I’m sitting drafting this in my lunch-break on my laptop while I get a pedicure.  One hand is on my phone; I’ve just finished texting a reminder to a client, part of me is wondering if I have set up the classroom properly for after lunch, another part is preparing for my 315pm BoxFit class, while an email flicks up about an Art Auction I’ve agreed to co-organise and then as I contemplate dinner, I briefly acknowledge – too much is going on at one time.

But, oh my days.. this is my life and I have to be honest and say I love it.

I can remember by Grandad timing me to sit still at the dining room table as a little girl with not very much success and nothing has changed.  In fact, as I have got older, that need to fit more in and not miss out on anything has increased to the point where I actively avoid having ‘nothing to do’.  I was reading an article recently where it talked about ‘Superwoman Syndrome’, named in the 80s for the woman that wants it all and my hand is up. That is me! I have friends that joke about it, a nutritionist who throws her hands up at it and a partner in crime who accepts my busyness, does his best to get me to drop down a gear and picks me up, dusts me off when the occasional speed hump hits – which I won’t lie, does happen!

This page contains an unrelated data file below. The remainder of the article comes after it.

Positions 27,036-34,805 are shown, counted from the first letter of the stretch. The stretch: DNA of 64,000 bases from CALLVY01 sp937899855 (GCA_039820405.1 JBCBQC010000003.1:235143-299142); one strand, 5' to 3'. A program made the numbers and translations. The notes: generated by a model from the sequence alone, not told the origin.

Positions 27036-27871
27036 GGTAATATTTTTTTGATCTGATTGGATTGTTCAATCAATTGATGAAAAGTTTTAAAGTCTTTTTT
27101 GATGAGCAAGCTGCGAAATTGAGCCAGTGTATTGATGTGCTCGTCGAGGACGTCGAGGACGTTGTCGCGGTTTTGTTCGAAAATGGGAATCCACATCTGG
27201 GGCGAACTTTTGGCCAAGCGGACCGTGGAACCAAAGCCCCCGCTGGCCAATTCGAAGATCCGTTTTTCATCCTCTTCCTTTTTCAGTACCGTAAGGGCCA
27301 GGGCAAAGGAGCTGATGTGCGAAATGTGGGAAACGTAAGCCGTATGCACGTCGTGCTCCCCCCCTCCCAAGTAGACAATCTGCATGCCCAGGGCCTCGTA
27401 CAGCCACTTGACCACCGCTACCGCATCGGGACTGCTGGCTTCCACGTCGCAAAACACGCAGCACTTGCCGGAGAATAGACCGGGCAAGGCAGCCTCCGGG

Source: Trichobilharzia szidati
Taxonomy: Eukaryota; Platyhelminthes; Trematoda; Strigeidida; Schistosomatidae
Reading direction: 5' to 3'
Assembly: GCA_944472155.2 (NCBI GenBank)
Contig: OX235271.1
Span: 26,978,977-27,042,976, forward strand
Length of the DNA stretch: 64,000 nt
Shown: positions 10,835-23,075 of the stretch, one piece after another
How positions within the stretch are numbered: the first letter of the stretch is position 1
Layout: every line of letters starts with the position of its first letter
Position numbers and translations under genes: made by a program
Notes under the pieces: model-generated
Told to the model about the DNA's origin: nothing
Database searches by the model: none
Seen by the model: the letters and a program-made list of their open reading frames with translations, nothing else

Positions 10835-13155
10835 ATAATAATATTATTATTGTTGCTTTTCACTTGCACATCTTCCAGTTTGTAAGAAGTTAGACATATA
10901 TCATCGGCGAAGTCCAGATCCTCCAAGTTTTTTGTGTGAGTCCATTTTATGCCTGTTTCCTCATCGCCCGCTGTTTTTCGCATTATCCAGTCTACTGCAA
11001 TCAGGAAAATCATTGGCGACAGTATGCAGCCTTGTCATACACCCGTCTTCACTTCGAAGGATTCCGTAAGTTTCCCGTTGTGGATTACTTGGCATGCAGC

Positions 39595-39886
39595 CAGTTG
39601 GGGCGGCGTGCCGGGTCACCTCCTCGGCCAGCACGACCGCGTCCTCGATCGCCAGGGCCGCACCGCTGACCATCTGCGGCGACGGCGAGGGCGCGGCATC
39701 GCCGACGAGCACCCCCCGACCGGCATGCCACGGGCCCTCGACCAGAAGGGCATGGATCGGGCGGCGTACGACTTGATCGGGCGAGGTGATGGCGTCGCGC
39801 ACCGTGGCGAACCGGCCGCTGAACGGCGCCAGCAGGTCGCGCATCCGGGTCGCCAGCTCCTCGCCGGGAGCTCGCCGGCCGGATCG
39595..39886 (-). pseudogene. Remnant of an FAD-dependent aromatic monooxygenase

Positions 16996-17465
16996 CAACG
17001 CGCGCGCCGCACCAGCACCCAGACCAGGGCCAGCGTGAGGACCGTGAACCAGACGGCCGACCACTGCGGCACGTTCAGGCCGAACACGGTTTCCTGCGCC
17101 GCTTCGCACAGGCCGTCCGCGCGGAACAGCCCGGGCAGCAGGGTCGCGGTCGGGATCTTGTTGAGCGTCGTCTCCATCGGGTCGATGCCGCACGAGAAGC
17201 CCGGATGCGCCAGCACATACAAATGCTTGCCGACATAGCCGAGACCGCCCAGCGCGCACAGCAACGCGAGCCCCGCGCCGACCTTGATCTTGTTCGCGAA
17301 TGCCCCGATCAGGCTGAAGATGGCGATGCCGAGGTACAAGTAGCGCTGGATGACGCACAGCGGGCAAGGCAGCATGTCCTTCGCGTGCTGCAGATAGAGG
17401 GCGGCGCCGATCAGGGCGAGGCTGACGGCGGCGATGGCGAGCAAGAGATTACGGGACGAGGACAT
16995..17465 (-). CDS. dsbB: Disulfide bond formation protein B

We live in an age where we are always accessible which doesn’t help my cause. With multiple things on the go at once, I know I’m not the only one to shy away from solitude / time out / putting our feet up, because there are 101 other things we could be doing instead.

I will never be the type to spend a day away watching tv, laze in bed till 11 or even potter aimlessly around at home despite sometimes wishing I could and the thought of a day of ‘forced relaxation’ would stress me out more than anything.  But, I have realised this is OK. Instead I have a selection of ‘activities’ I love that take me away from everyday stresses, calm and quiet the mind.  Swimming, a walk through the bush, painting, writing, exercising and my best discovery yet; mindfulness.

Mindfulness is the practice of observing thoughts, feelings, sensations with the indifference of being an observer without judgment. It doesn’t have to be difficult or time consuming, or even require me to sit still for 20 minutes or more. It is simple, practical and I can fit it into everyday activities.

For 5 minutes, we can allow our world to still, our minds to calm and we can be totally present in the moment.

Mindfulness has many benefits and has been proven to:

– relieve stress
– reduces depression and anxiety
– lowers blood pressure
– improve chronic pain
– improve sleep
– increases productivity and creative thinking

This is an easy one for me.  It’s quick, effective and has such a positive effect on both our mental and physical health as you can see above, that I’d be silly not to give it a go.  In fact, after trialling it in a Sunday traveling session months ago with clients, they more often than not request it and it is now a favourite part of the class that we all look forward to.

Click on the photo below for a guided moment of mindfulness. Take 3 minutes out of your day, stay kind and non judgemental through the process and present in the moment and enjoy!